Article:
Chiung Yao

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Chiung Yao
Born Chen Che
(1938-04-20) 20 April 1938 (age 80)
Chengdu, Sichuan, China
Occupation novelist, screenwriter, lyricist and producer
Language Chinese
Nationality Republic of China (Taiwan)
Education high school
Period 1962–present
Subject romance
Notable work
Spouse
  • 1st husband
    (m. 1959; div. 1964)
  • Ping Hsin-tao (m. 1979)
Children Chen Chung-wei, son
Relatives
Chiung Yao
Traditional Chinese
Simplified Chinese
Chen Che
Traditional Chinese
Simplified Chinese

Chen Che (born 20 April 1938), best known by her pen name Chiung Yao (also romanized as Chung Yao and Qiong Yao), is a Taiwanese writer and producer and often regarded as the most popular romance novelist in the Chinese-speaking world.[1] Her novels have been adapted into more than 100 films and TV dramas.[2]

Early life[edit]

Chen Che and her twin brother were born during the Second Sino-Japanese War in Chengdu, Sichuan, to parents fleeing Beiping (modern Beijing) which fell to Japanese troops in 1937. Both her father Chen Chi-ping (陳致平) and mother Yuan Xingshu (袁行恕) were highly educated. (Yuan Xingshu's cousins include Yuan Xiaoyuan, Yuan Jing and Yuan Xingpei.) In 1942, the family moved to Chen Chi-ping's hometown of Hengyang, Hunan to join Chen Che's grandfather Chen Moxi (陳墨西). In 1944, following the fall of Hengyang, the Chens survived an arduous journey to the provisional Chinese capital of Chongqing, during which they narrowly escaping death and rape several times.

In 1949, along with her family, she moved to Taiwan, where she attended the Affiliated Experimental Elementary School of University of Taipei (台北师范附小|) and Taipei Municipal Zhong Shan Girls High School (台北市立中山女子高级中学). At the age of 16, she published her first novel. During high school she had published over 200 articles. After graduation from high school and failure to enter college, she got married and became a housewife, and at the same time started her writing career. Her first novel, still often read today, is Chuangwai ("Outside the Window").[citation needed]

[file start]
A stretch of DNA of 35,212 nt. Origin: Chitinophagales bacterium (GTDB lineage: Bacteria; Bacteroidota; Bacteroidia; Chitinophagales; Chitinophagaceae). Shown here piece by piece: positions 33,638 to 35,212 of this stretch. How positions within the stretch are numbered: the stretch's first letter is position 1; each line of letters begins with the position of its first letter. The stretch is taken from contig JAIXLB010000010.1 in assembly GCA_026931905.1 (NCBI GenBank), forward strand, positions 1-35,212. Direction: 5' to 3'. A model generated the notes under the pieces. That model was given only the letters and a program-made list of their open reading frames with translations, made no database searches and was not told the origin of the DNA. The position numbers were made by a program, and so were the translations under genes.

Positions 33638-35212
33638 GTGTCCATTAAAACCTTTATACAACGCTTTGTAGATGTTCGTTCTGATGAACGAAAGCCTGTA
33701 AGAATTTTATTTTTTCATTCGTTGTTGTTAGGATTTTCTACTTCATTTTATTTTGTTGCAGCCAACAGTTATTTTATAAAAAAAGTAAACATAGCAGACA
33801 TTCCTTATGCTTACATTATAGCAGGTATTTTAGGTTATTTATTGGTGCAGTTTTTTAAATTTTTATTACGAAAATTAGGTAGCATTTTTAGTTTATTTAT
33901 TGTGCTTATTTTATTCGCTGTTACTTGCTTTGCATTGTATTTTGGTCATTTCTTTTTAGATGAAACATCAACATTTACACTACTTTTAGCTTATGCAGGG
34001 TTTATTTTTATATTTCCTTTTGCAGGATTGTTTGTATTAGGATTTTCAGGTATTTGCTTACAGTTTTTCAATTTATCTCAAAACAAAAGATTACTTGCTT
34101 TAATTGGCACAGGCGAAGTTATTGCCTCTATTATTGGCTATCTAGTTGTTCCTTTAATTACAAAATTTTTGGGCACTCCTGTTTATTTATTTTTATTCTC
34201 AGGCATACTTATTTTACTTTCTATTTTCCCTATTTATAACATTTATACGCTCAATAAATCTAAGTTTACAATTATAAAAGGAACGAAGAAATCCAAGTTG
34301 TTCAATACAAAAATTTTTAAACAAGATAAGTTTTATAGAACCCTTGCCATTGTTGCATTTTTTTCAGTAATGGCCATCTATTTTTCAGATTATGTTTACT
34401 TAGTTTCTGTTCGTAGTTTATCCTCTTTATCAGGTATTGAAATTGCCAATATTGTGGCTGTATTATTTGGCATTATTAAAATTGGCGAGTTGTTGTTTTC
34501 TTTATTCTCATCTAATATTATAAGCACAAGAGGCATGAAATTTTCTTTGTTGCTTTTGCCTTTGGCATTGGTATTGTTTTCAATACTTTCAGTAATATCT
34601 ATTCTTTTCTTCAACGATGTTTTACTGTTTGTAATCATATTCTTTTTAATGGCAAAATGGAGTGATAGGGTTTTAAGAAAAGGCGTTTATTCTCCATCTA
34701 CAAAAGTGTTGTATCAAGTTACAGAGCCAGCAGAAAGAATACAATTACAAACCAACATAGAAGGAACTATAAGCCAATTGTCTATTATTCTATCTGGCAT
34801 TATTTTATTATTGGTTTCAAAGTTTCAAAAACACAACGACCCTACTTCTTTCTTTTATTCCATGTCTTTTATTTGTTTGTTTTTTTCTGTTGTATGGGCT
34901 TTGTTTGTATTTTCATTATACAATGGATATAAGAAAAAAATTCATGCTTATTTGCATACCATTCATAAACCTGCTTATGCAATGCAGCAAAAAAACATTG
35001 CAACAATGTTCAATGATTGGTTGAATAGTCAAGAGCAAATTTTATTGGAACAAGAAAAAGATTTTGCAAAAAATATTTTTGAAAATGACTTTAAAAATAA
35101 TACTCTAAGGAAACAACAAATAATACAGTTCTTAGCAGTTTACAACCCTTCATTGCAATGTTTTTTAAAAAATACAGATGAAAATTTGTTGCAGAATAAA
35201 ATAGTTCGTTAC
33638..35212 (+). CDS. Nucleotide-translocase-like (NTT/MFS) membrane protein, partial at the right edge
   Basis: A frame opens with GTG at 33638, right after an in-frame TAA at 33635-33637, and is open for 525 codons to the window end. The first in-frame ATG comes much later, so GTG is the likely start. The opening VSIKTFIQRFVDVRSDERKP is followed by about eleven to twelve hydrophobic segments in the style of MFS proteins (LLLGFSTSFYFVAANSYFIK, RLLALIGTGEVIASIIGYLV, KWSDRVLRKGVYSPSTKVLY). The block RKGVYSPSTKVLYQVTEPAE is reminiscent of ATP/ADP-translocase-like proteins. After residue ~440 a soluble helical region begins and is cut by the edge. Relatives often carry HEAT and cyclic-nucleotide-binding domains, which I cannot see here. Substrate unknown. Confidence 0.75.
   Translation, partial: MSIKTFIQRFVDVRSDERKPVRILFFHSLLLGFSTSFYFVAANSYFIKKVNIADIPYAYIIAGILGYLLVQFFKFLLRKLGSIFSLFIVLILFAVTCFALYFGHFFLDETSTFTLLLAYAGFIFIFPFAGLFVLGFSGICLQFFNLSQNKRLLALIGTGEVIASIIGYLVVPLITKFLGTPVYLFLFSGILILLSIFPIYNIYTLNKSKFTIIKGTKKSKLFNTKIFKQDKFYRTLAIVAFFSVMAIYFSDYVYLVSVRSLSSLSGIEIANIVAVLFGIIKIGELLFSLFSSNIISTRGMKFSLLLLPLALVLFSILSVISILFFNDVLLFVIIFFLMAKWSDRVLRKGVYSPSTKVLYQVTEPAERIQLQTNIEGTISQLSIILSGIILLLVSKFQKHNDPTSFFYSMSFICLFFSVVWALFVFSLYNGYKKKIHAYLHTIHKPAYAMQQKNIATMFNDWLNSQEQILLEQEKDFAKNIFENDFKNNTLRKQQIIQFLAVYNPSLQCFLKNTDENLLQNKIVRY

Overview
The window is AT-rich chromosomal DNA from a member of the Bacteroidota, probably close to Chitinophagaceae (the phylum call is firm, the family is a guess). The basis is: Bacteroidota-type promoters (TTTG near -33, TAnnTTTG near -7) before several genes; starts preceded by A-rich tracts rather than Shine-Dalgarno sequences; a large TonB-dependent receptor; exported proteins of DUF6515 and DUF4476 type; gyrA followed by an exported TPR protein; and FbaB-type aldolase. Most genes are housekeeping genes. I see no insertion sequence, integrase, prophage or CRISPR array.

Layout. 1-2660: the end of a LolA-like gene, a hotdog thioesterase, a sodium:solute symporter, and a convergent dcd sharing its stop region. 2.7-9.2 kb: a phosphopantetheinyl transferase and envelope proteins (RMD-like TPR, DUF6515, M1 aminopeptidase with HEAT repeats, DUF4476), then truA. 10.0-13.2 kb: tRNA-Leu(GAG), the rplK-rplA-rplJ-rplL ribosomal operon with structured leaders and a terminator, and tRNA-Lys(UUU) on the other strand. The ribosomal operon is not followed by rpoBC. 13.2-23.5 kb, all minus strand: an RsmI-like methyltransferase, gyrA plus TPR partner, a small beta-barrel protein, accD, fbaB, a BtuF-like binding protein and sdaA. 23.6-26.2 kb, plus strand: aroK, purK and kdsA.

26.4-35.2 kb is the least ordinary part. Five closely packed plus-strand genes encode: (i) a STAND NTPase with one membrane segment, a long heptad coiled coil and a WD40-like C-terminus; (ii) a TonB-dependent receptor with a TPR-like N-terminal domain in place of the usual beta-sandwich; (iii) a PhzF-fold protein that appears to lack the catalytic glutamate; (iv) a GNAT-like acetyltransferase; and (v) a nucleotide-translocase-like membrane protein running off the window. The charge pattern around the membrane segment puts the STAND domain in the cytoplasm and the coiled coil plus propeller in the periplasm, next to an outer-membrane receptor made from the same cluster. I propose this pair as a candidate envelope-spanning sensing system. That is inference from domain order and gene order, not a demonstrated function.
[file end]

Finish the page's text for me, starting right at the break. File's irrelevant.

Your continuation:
Chiung Yao's romance novels were very well received in Taiwan when they were first published, and by the 1990s she was also one of the best-selling authors on the mainland.[3] Film adaptations in the 1970s often featured Brigitte Lin, Joan Lin, Charlie Chin and/or Chin Han, who were then collectively known as the "Two Lins and Two Chins".

However her romance novels and film adaptions have also been criticized for their melodramatic plotlines[4][5] and extremely long-winded dialogues.[6]

In December 2014, Yao sued the producers of the television series The Palace: The Lost Daughter, claiming that the show was plagiarized from her 1993 book Meihualao (Plum Blossom Scar).[7]

Chiung Yao's readership and viewership are predominantly female, owing to her emphasis on the feelings of young women.[8]

List of works[edit]

Year Chinese Title English Title Notes
1962 情人谷 Lover's Dale[9] Translated into English by Tommy Lee
1963 窗外 Outside the Window
1964 煙雨濛濛 Misty Rain Translated into English by Mark Wilfer and released as Fire and Rain. Also known as Romance in the Rain.
菟絲花
幾度夕陽紅
潮聲
1965
1966 六個夢
  • 追寻
  • 哑妻
  • 三朵花
  • 生命的鞭
  • 归人记
  • 流亡曲
Six Dreams Six Dreams is an anthology of six short stories. Wan-Chun's Three Loves was initially released as a novellette in 1965, then later collected into Six Dreams.
紫貝殼
寒煙翠
月滿西樓
1967 翦翦風
1968 彩雲飛 Flying Rosy Clouds Released as The Young Ones
1969 庭院深深 The Deep Garden and Courtyard Also released as Deep Garden
星河 Starry River
1971 水靈
白狐 White Fox
1972 海鷗飛處
心有千千結 The Heart has a Million Knots
1973 一簾幽夢 Dream Curtain Also known as Dream Link
浪花
1974 碧雲天
女朋友 Girlfriend
1975 在水一方 One Side of the Water Also known as The Unforgettable Character